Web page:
Stott House is where my parents first met. It was …

Comment on Old Melanka site for sale – again by Alex Nelson.

Stott House is where my parents first met. It was a government employees hostel which was originally established by the military during WW 2.
The Commonwealth replaced Stott and Todd Houses with the Melanka Lodge, officially opened in 1971.
As Australia’s national economy began to deteriorate after 1979, the Fraser Government’s “razor gang” ceased funding for Commonwealth hostel accommodation for public servants, and control of Melanka was transferred to the NT Government in 1981.
In turn the NT Government leased Melanka to private operators.
This short history shows that there has never been any major private sector development of that site – and it’s clear that will most likely remain the case.

Alex Nelson Also Commented

Old Melanka site for sale – again
Yes, the NT Government sold an existing property to the private sector which was originally financed by the Commonwealth and constructed under contract by Barclay Brothers, a Queensland firm (the same construction company also built the Commonwealth-financed redevelopment of the Alice Springs Hospital from 1972).
There were various alterations to Melanka over the years but it was essentially the original building complex built by the Commonwealth.
The only “contribution” the private sector has made to this site is to demolish nearly a decade ago what was a functioning property and asset to the tourism industry and the town’s economy, and replaced it with a vacant lot used as a de facto carpark overshadowed by deteriorating and dying trees, a sad left-over from the Melanka days.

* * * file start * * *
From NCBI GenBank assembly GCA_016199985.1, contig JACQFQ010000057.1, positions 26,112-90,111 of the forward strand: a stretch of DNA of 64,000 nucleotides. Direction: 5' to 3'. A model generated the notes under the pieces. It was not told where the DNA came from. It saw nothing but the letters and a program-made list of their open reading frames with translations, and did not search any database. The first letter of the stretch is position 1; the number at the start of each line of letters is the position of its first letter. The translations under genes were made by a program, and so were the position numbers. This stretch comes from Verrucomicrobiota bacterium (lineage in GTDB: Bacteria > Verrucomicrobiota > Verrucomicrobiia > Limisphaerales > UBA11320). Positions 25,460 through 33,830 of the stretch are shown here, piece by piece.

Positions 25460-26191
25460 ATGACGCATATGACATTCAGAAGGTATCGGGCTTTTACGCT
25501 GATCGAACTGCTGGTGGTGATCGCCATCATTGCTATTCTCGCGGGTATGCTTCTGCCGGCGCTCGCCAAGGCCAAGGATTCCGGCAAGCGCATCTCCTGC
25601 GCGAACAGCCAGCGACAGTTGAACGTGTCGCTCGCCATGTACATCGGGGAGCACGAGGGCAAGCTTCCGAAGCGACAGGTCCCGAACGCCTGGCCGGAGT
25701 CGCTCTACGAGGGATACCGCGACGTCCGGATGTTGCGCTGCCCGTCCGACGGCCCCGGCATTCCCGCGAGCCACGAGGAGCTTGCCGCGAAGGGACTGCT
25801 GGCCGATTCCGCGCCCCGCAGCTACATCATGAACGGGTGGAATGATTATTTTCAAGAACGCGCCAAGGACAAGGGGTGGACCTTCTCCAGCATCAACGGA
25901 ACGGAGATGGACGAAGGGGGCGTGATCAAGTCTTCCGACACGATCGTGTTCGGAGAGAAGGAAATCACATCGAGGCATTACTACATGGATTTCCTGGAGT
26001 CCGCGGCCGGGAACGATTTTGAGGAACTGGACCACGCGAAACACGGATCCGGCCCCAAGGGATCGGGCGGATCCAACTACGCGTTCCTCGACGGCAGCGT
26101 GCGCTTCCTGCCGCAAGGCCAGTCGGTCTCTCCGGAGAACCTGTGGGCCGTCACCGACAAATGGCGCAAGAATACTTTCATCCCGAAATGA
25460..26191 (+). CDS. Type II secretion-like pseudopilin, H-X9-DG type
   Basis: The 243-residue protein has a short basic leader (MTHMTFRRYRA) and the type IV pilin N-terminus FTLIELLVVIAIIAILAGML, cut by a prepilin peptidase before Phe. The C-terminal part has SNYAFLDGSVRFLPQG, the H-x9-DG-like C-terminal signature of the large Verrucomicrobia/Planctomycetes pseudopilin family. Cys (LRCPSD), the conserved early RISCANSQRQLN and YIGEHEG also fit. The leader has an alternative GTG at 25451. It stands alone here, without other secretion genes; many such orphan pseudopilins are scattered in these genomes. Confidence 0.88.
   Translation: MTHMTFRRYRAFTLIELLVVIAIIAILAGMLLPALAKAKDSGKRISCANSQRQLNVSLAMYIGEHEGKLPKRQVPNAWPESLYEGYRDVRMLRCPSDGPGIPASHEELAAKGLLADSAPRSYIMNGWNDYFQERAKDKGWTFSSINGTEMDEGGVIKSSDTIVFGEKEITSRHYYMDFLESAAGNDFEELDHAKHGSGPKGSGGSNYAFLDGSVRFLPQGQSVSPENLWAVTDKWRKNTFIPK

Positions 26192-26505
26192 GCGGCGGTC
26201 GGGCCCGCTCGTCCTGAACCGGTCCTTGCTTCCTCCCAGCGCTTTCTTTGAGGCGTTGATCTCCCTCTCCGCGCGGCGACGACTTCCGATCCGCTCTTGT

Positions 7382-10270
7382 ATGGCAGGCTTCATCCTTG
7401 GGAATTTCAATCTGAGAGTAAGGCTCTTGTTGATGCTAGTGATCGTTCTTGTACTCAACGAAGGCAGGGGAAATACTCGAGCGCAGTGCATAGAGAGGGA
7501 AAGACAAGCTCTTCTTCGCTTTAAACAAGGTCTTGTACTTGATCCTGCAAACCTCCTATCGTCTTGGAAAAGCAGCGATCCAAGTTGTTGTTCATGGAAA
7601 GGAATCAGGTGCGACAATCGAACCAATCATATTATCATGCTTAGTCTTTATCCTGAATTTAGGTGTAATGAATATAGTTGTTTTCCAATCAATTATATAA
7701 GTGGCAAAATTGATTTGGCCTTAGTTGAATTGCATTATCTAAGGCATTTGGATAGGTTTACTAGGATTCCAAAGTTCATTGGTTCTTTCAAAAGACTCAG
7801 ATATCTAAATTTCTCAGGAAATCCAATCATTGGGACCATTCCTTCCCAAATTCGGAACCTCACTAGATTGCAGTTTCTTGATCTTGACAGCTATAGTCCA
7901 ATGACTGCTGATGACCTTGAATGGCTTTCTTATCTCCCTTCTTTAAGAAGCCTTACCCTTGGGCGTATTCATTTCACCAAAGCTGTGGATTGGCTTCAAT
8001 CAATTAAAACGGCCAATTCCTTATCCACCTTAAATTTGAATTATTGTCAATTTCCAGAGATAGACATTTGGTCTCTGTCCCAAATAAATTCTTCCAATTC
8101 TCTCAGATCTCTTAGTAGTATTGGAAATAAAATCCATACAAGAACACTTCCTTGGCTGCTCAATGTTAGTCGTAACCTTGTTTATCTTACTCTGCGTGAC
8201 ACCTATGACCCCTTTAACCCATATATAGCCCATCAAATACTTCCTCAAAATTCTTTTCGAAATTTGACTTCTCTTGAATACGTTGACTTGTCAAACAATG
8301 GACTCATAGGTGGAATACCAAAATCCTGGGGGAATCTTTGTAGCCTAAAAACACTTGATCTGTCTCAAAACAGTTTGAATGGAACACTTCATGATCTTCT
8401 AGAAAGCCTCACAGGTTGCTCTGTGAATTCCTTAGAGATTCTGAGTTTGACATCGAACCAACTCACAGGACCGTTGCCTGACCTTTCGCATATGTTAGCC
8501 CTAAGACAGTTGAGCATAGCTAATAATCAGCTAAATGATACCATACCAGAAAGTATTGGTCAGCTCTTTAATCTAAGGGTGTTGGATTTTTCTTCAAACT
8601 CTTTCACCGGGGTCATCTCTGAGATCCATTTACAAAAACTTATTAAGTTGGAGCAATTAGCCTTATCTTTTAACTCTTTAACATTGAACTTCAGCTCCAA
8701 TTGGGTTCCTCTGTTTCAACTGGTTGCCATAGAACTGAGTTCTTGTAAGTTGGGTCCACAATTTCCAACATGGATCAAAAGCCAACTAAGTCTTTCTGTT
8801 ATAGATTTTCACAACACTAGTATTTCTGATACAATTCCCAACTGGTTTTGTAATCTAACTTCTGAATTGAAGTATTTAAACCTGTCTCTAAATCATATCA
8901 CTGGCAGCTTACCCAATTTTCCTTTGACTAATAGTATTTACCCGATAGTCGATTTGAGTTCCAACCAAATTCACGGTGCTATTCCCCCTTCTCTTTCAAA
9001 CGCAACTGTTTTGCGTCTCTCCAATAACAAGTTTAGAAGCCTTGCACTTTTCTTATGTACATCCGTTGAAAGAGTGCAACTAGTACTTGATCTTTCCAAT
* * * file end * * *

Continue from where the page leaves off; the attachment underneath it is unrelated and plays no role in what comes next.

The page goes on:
This grand achievement is a result of the visionaries of our commercial sector who have all too often blighted Alice Springs with other empty lots and various properties that have long been propped up by government rent, in the vain expectation of superior developments that obviously don’t stack up.
Since the ideology of economic rationalism gained prominence in the 1980s we’ve long been sold on the notion that the private sector is inherently more efficient than government in generating and maintaining economic development.
Alice Springs provides a convincing example that this approach is deeply flawed, and the Melanka site is spectacularly symbolic of this realization.


Old Melanka site for sale – again
Exactly as anticipated all along.


Recent Comments by Alex Nelson

Centre of attention: Glory days of Anzac Oval in the 1950s
@ Peter Bassett (Posted February 19, 2019 at 7:33 pm): Appreciate your comment, especially about the old high school, Peter.
Contrary to what has been reported in the some media, the old school building is a very well constructed building with enormous inherent heritage value.
There has been – and is – a deliberately false and misleading campaign initiated by the NT Government, amplified by vested interests through a complicit and compliant print media, to denigrate the worth and value of that old education complex.


From mud, dust to grass: The beginning of Anzac Oval